On NPR, on September 20th, I heard David Sedaris say that he was no different than anyone else except that he kept a notebook in his pocket.  He noticed and he recorded.  In the May 8, 2006 issue of the New Yorker, he wrote:  “For the past ten years or so, I’ve made it a habit to carry a small notebook in my front pocket. The model I favor is called the Europa, and I pull it out an average of ten times a day, jotting down grocery lists, observations, and little thoughts on how to make money, or torment people.”

In Writing Toward Home, Georgia Heard writes, “A notebook is a gathering place, a portfolio of thoughts and fragments…What moves me to write one thing and not another is the point…My notebook is a constant weight in my already-too-heavy black bag…Its presence always reminds me I’m a writer, and it helps me live a considered life that doesn’t spin by focused only on groceries, dinner, and car repairs.”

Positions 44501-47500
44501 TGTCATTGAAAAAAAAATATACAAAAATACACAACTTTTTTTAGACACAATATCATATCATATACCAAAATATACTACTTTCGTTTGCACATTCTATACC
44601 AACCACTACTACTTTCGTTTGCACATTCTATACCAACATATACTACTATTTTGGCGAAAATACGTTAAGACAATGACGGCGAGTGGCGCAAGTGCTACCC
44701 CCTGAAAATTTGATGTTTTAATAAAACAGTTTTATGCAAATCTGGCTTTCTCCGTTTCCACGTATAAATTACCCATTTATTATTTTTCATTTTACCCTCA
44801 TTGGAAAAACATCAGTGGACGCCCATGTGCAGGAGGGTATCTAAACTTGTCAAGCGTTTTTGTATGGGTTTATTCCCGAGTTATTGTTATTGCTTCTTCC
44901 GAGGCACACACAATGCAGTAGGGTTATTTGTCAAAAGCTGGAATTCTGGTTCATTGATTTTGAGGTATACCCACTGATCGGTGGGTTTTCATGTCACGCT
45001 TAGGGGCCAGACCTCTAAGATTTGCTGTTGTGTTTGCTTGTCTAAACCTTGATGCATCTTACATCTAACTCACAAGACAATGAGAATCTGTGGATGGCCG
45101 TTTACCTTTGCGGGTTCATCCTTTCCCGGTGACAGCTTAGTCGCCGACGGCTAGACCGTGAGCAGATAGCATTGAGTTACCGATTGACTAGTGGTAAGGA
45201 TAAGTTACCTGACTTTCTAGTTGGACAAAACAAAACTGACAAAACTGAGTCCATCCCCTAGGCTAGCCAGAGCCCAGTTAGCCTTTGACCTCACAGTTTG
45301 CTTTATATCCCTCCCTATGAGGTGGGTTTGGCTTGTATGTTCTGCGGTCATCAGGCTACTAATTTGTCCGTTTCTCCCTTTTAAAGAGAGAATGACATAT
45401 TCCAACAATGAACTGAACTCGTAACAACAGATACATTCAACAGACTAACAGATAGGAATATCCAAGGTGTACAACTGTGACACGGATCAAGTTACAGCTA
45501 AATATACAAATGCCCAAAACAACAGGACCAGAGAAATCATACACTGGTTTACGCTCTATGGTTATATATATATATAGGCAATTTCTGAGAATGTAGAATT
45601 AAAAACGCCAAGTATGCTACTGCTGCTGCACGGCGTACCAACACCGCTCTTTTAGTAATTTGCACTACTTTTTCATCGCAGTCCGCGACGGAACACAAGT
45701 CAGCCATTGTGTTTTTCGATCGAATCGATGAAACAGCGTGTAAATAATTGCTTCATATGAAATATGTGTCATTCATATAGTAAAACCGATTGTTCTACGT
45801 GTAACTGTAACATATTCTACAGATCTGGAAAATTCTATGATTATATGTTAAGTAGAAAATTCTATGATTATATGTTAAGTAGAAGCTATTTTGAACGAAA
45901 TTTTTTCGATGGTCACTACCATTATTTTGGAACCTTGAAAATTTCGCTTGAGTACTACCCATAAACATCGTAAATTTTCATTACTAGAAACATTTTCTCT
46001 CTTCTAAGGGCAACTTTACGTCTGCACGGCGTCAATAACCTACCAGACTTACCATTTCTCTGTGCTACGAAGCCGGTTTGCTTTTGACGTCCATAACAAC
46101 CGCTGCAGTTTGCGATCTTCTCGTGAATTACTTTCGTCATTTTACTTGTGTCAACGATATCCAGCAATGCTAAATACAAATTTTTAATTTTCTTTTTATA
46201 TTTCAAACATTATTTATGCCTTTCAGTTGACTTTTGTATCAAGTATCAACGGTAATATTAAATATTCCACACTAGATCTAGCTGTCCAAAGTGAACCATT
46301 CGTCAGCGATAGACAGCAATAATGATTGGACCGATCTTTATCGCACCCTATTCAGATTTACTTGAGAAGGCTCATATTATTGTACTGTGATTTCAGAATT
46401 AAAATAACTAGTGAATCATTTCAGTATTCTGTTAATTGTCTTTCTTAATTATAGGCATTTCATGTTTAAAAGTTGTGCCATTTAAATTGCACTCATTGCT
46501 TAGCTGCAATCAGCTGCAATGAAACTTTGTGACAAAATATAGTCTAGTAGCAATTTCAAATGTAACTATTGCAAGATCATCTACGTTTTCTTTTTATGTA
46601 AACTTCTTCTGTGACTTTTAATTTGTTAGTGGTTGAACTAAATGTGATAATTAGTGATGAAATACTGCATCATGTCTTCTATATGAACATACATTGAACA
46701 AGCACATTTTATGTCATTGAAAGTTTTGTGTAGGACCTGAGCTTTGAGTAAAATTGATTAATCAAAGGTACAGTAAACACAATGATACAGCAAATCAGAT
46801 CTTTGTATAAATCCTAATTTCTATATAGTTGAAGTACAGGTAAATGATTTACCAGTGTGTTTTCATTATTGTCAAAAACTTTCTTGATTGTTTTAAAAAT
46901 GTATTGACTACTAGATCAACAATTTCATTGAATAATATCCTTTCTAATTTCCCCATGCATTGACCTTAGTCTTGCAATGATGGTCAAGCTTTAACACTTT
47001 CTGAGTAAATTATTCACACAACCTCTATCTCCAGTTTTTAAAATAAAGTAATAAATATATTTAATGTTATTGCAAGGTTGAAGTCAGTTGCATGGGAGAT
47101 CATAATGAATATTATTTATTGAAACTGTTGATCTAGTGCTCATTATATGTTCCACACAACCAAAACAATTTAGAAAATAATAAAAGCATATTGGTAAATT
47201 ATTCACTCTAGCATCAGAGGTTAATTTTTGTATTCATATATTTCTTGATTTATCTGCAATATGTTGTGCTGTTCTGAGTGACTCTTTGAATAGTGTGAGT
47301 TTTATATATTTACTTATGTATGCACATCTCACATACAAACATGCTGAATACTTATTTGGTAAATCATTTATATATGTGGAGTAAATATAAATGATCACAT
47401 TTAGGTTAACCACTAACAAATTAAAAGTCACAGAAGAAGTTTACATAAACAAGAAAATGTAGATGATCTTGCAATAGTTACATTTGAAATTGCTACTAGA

This is a gathering place.  Where reading and writing and life come together.  Words from the notebook I keep in my purse linked to a favorite passage or book…Looking up from a passage and attaching it to a moment… Writing here makes me more aware of all three.  Why is it we write one thing and not another?

Is a day full of breakfasts and pants left on the floor and haircuts so thin that it slips through the net, impossible to catch?  One way to find meaning is to notice.  Another to record.  I should let the groceries and the haircuts fall through but take the time to fatten up at least one moment so that it has enough meaning to catch.  I can swell an hour with the thoughts of someone who lived a lifetime ago.  Take a minute to see the red leaf that wasn’t there yesterday.  Pause a second with the white tail of a deer as he jumps the hedge.

Dillard writes that we should “labor with both hands at sections of time.”  Some days it takes both hands.